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What is pseudoephedrine and triprolidine?
Triprolidine is an antihistamine that reduces the effects of natural chemical histamine in the body. Histamine can produce symptoms of sneezing, itching, watery eyes, and runny nose.
Pseudoephedrine is a decongestant that shrinks blood vessels in the nasal passages. Dilated blood vessels can cause nasal congestion (stuffy nose).
The combination of pseudoephedrine and triprolidine is used to treat runny or stuffy nose, sneezing, itching, watery eyes, and sinus congestion caused by allergies, the common cold, or the flu.
Pseudoephedrine and triprolidine may also be used for purposes not listed in this medication guide.
What should I discuss with my healthcare provider before taking pseudoephedrine and triprolidine?
Do not use this medicine if you have used an MAO inhibitor such as furazolidone (Furoxone), isocarboxazid (Marplan), phenelzine (Nardil), rasagiline (Azilect), selegiline (Eldepryl, Emsam, Zelapar), or tranylcypromine (Parnate) in the last 14 days. A dangerous drug interaction could occur, leading to serious side effects.
You should not use this medication if you have severe constipation, a blockage in your stomach or intestines, or if you are unable to urinate.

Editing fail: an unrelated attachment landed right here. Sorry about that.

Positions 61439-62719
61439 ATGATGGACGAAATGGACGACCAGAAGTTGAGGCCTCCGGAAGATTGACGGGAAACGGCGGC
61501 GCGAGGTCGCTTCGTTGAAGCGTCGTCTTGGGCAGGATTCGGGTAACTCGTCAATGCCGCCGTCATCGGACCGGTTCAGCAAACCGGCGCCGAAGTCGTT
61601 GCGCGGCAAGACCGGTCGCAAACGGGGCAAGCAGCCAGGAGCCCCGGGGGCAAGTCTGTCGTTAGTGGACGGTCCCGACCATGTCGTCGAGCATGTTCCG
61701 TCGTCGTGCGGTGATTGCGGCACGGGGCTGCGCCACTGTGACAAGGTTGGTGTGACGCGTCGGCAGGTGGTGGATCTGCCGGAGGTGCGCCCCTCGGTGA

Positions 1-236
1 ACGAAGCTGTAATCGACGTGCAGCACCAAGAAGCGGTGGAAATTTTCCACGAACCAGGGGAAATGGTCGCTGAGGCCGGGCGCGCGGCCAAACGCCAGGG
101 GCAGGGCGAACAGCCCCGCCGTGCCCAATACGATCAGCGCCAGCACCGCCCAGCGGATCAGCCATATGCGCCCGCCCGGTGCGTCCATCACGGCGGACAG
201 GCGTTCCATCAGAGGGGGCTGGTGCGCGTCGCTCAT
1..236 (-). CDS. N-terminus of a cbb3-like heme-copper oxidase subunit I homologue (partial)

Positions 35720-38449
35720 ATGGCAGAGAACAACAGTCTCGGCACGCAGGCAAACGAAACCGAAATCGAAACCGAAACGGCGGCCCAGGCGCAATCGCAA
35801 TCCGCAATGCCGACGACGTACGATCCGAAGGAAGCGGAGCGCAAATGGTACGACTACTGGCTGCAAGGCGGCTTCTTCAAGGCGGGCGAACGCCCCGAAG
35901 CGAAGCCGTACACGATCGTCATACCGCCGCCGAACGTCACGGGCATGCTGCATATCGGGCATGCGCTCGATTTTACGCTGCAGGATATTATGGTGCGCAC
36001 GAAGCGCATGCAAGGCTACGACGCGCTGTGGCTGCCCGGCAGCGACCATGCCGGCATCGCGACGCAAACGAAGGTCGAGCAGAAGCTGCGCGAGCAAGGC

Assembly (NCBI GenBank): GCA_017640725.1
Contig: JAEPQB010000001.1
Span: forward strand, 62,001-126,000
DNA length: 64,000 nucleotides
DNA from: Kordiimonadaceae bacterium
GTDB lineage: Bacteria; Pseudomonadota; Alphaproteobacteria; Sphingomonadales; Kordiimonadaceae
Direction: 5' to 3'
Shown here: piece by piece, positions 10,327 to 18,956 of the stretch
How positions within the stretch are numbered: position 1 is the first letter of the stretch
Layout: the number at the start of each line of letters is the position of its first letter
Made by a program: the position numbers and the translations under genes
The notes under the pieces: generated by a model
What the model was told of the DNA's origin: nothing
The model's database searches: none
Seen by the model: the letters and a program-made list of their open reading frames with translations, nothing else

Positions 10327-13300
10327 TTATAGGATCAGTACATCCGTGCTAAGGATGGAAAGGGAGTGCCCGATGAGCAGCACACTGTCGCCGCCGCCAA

Do not use this medicine if you have untreated or uncontrolled diseases such as glaucoma, asthma or COPD, high blood pressure, heart disease, coronary artery disease, or a thyroid disorder.
Ask a doctor or pharmacist if it is safe for you to take this medication if you have:
a blockage in your digestive tract (stomach or intestines), a colostomy or ileostomy;
liver or kidney disease;
epilepsy or other seizure disorder;
cough with mucus, or cough caused by smoking, emphysema, or chronic bronchitis;
enlarged prostate or urination problems;
pheochromocytoma (an adrenal gland tumor); or
if you take potassium (Cytra, Epiklor, K-Lyte, K-Phos, Kaon, Klor-Con, Polycitra, Urocit-K).
FDA pregnancy category C. It is not known whether pseudoephedrine and triprolidine will harm an unborn baby. Do not use this medicine without medical advice if you are pregnant.
Pseudoephedrine and triprolidine may pass into breast milk and may harm a nursing baby. Antihistamines and decongestants may also slow breast milk production. Do not use this medicine without medical advice if you are breast-feeding a baby.
Artificially sweetened cold medicine may contain phenylalanine. If you have phenylketonuria (PKU), check the medication label to see if the product contains phenylalanine.
What happens if I miss a dose?
Since this medicine is taken when needed, you may not be on a dosing schedule. If you are taking the medication regularly, take the missed dose as soon as you remember. Skip the missed dose if it is almost time for your next scheduled dose. Do not take extra medicine to make up the missed dose.
What should I avoid while taking pseudoephedrine and triprolidine?